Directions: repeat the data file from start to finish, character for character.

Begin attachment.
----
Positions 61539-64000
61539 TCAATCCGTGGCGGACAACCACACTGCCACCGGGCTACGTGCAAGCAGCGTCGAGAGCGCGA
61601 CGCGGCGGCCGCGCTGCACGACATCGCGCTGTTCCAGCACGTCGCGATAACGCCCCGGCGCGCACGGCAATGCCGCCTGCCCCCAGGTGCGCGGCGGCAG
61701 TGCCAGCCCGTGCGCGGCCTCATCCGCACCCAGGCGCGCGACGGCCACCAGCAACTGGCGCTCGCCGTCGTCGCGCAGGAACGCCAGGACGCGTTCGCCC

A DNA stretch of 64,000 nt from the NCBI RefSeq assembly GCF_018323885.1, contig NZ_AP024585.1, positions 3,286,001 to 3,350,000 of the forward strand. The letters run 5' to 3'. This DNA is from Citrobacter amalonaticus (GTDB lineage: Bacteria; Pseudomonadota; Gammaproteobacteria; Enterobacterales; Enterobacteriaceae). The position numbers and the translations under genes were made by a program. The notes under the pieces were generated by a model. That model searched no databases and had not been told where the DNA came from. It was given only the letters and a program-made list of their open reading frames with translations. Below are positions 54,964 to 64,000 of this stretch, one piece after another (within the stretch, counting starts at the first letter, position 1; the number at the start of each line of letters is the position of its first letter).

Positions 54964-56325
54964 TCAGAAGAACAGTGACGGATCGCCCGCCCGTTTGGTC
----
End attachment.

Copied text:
Positions 61539-64000
61539 TCAATCCGTGGCGGACAACCACACTGCCACCGGGCTACGTGCAAGCAGCGTCGAGAGCGCGA
61601 CGCGGCGGCCGCGCTGCACGACATCGCGCTGTTCCAGCACGTCGCGATAACGCCCCGGCGCGCACGGCAATGCCGCCTGCCCCCAGGTGCGCGGCGGCAG
61701 TGCCAGCCCGTGCGCGGCCTCATCCGCACCCAGGCGCGCGACGGCCACCAGCAACTGGCGCTCGCCGTCGTCGCGCAGGAACGCCAGGACGCGTTCGCCC

A DNA stretch of 64,000 nt from the NCBI RefSeq assembly GCF_018323885.1, contig NZ_AP024585.1, positions 3,286,001 to 3,350,000 of the forward strand. The letters run 5' to 3'. This DNA is from Citrobacter amalonaticus (GTDB lineage: Bacteria; Pseudomonadota; Gammaproteobacteria; Enterobacterales; Enterobacteriaceae). The position numbers and the translations under genes were made by a program. The notes under the pieces were generated by a model. That model searched no databases and had not been told where the DNA came from. It was given only the letters and a program-made list of their open reading frames with translations. Below are positions 54,964 to 64,000 of this stretch, one piece after another (within the stretch, counting starts at the first letter, position 1; the number at the start of each line of letters is the position of its first letter).

Positions 54964-56325
54964 TCAGAAGAACAGTGACGGATCGCCCGCCCGTTTGGTC